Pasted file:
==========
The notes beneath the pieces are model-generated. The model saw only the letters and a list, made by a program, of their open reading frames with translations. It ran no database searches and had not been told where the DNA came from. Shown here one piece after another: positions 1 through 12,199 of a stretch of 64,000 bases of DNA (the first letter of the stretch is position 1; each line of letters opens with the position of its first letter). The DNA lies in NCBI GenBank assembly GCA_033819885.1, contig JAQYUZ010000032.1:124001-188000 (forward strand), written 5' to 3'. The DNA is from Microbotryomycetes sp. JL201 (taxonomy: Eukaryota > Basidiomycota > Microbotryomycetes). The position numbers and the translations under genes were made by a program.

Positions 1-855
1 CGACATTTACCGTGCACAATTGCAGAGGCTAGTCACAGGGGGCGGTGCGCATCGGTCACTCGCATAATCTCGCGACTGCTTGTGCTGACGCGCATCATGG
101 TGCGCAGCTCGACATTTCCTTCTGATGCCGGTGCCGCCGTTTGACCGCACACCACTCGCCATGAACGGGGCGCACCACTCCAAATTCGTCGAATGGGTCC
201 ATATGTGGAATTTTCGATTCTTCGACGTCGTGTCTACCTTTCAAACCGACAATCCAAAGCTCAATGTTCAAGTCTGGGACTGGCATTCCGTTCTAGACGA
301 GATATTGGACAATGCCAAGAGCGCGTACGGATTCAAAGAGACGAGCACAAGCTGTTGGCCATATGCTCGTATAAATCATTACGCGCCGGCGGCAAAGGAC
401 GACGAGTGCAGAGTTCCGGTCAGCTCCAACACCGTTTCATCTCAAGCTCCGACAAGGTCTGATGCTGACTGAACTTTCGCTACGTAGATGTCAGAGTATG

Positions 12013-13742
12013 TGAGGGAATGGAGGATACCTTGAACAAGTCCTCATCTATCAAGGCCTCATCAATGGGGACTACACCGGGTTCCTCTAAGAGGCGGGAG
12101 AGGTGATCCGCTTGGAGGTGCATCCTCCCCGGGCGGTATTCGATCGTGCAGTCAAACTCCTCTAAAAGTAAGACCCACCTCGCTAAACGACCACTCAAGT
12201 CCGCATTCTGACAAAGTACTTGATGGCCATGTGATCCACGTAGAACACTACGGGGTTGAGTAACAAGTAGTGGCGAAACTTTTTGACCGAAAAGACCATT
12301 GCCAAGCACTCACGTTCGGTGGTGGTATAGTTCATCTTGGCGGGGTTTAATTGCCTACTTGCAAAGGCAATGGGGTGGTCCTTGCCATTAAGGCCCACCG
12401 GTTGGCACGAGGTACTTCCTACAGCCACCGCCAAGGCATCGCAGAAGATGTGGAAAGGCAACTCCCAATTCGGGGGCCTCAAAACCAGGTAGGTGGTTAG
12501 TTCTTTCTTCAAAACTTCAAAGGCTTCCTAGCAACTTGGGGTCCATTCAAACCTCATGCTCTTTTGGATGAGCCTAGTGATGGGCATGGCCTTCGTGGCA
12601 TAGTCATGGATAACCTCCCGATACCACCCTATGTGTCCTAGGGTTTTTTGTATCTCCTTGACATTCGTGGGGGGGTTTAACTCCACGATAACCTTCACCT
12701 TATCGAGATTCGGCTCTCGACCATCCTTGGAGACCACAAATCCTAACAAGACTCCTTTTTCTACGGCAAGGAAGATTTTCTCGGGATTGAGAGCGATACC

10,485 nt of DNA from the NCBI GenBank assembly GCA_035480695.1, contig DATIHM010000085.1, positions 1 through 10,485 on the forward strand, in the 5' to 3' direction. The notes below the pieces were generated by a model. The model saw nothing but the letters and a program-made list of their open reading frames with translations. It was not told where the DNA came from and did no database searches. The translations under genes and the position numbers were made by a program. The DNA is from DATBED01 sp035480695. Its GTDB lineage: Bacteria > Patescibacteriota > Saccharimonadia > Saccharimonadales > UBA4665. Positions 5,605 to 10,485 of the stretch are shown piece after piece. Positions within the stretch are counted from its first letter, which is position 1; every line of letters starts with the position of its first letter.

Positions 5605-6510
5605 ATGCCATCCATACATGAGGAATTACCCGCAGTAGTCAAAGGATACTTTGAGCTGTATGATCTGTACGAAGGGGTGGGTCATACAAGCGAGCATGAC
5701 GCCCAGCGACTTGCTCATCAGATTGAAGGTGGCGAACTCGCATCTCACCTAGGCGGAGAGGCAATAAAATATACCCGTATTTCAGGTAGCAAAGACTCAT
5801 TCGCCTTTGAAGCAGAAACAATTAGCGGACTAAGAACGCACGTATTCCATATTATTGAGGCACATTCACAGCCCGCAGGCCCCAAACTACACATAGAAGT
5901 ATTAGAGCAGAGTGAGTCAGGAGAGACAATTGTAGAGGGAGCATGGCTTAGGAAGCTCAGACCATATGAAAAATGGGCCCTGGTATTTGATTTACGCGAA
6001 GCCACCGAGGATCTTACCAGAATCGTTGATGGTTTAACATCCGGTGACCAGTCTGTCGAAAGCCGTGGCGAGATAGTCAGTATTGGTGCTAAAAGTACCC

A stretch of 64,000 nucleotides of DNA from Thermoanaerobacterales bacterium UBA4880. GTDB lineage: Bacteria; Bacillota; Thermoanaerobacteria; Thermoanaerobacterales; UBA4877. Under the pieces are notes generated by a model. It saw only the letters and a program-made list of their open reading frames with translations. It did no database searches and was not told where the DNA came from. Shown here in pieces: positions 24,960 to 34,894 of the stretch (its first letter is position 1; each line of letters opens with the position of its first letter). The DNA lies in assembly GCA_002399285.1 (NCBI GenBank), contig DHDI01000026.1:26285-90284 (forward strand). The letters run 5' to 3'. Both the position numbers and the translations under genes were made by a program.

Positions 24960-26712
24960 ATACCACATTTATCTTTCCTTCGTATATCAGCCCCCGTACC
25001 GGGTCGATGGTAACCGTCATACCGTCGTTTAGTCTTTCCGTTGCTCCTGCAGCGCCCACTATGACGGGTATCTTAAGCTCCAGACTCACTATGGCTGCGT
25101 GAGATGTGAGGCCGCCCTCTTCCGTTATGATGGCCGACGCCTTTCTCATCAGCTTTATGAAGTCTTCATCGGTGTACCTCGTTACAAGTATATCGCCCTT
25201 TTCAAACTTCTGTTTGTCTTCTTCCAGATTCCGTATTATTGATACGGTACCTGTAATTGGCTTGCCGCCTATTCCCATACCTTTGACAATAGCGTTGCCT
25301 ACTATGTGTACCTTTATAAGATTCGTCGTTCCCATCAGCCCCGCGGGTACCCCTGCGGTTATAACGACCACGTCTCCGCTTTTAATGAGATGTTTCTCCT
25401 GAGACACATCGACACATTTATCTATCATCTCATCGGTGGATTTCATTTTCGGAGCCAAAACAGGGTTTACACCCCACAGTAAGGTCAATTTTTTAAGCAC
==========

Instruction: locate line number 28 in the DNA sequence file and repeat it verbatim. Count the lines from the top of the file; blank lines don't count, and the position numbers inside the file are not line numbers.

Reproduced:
25101 GAGATGTGAGGCCGCCCTCTTCCGTTATGATGGCCGACGCCTTTCTCATCAGCTTTATGAAGTCTTCATCGGTGTACCTCGTTACAAGTATATCGCCCTT